Manto’s work also dealt with politics. His short story, Toba Tek Singh, is one the most powerful denunciations of the horrid events of the partition. Reading Manto is a reminder of the violence of boundaries; that even in the worst of times there are people who hold onto their conscience; that sometimes so called lunatics can expose the hollowness on which grand notions like ‘nation-state’ are built. It was also his politics that all his life, as an artist, Manto stood alone. He once remarked, “There were progressives who took me as one of them. And now some of them say he is not one of us. I did not believe them then. I do not believe them now. If someone asks me I belong to which group, I would without hesitation say- I am alone.”

Despite standing alone, Manto’s work spoke to and was part of a broader Nayi Kahani and Progressive Writers’ Movement. To remember him is to enter into his world: “I feel like I am always the one tearing everything up and forever sewing it back together”– he once wrote. The world Manto presents, is one of sensation and poetry. His ‘realism’ goes beyond just being mimetic; it creates an explosion that makes you numb. In a sentence, he tells you of an experience akin to a nightmare from which there is no way out. “Woh aksar mahsoos karti ki wo khud ko nahi bechti, lekin log chupke-chupke use kharid lete hain” (she often felt she does not sell herself, but others manage to buy her secretly), wrote Manto of Niti, a character in his short story – The Licence.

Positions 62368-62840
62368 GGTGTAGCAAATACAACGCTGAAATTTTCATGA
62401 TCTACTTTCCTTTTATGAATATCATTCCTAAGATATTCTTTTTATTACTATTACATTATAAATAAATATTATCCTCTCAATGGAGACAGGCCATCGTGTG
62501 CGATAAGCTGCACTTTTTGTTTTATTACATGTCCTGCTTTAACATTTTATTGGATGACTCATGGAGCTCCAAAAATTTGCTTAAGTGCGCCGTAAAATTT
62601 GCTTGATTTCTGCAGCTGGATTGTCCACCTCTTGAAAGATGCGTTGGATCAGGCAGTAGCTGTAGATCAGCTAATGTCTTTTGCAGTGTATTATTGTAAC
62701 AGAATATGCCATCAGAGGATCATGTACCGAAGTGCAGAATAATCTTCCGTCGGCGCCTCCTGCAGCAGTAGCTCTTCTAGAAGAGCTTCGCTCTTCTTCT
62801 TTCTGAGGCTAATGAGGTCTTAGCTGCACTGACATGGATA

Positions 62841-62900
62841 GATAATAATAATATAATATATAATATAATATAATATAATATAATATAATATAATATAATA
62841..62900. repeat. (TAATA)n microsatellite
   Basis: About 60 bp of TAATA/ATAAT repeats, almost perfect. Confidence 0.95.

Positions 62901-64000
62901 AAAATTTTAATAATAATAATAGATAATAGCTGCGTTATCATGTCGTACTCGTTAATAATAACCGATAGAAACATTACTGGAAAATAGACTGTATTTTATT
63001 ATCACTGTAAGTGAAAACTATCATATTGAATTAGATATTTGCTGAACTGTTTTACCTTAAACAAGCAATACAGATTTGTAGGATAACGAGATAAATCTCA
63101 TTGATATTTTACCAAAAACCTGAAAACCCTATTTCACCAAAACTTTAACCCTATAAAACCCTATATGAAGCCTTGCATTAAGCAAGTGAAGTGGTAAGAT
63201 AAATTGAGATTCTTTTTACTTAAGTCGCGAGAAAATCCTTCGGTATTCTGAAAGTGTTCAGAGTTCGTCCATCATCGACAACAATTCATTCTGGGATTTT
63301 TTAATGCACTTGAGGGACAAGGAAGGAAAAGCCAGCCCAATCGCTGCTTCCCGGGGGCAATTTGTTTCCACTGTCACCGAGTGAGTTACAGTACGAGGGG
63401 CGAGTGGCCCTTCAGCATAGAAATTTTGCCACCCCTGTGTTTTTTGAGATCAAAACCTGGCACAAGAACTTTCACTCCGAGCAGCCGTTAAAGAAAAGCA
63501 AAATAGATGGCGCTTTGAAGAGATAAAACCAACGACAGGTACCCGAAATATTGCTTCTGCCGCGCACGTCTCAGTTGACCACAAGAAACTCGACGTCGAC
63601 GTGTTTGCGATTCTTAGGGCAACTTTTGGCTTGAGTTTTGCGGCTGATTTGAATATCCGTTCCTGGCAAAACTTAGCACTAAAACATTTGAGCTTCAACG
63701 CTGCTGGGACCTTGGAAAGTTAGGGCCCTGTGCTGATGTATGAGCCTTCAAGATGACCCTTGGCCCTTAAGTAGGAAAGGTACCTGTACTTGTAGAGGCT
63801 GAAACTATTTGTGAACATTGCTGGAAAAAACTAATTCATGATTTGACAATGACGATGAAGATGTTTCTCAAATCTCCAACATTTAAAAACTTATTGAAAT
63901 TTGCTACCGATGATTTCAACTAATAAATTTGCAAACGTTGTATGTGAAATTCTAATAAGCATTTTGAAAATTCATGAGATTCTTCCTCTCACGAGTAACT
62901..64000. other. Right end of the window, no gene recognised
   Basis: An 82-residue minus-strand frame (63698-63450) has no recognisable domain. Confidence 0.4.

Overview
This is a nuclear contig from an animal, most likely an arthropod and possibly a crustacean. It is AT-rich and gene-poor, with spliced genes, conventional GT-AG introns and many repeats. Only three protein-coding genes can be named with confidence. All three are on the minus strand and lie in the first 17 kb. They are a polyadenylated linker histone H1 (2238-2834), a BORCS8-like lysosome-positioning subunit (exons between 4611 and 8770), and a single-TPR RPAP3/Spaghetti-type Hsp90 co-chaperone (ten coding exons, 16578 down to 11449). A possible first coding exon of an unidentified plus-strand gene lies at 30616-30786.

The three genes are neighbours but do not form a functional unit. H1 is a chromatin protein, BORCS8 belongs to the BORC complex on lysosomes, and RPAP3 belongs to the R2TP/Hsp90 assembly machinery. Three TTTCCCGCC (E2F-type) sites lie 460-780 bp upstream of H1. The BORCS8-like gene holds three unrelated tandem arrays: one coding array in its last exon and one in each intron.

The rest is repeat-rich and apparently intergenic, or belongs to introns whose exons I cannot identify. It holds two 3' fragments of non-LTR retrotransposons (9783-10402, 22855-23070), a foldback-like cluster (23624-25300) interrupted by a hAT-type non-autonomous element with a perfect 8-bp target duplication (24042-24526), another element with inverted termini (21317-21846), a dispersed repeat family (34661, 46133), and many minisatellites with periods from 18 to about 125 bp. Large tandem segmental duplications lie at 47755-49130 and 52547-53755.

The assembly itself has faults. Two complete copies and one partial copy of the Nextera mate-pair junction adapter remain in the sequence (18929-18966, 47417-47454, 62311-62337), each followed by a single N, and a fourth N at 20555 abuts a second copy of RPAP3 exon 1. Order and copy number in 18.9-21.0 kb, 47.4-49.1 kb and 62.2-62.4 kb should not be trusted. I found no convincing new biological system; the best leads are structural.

The Licence follows life of Niti, a young girl, who falls in love with Abbu Coachman. They are living a happy life when one day the police come to their house. Abbu is charged with abducting the girl and is sent to the prison. Faced with marriage proposals and overtures from neighbours and friends and tired of persistent poverty, Niti decides to ride Abbu’s tonga herself. Reminding herself of dignity and respect that work brings. She starts earning well, but is often subjected to lewd comments and gestures by people. She gets a feeling that people, in addition to the rides, also buy parts of her body and soul. Later, she is called by the Coachmen Committee to be told that she needs a licence to run her tonga. They even advise her to sit at a Kotha (brothel), that way she could even earn more. She is left with no desire to question and speak. She heads to the cremation ground where her husband Abbu lies dead. Eyes filled with tears and in a choking voice she tells him: Abbu, your Niti died in the Committee meeting today.

This death is what might give one a license to sell one’s body. Manto dwells on that. For him, it is never a question of obscenity, but of circumstances and struggles. His stories very often ask a simple question: who are you? A body, a chunk of flesh or a soul? In a few pages, he has the ability to invade a reader’s consciousness and reveal to him/her the amoral and the ordinary that remain suppressed under layers of tradition, morality, and progress. And, of course, the realisation that words are not merely words- in Saadat Hasan Manto’s stories- they define the contours of who you are, what you see and where you stand.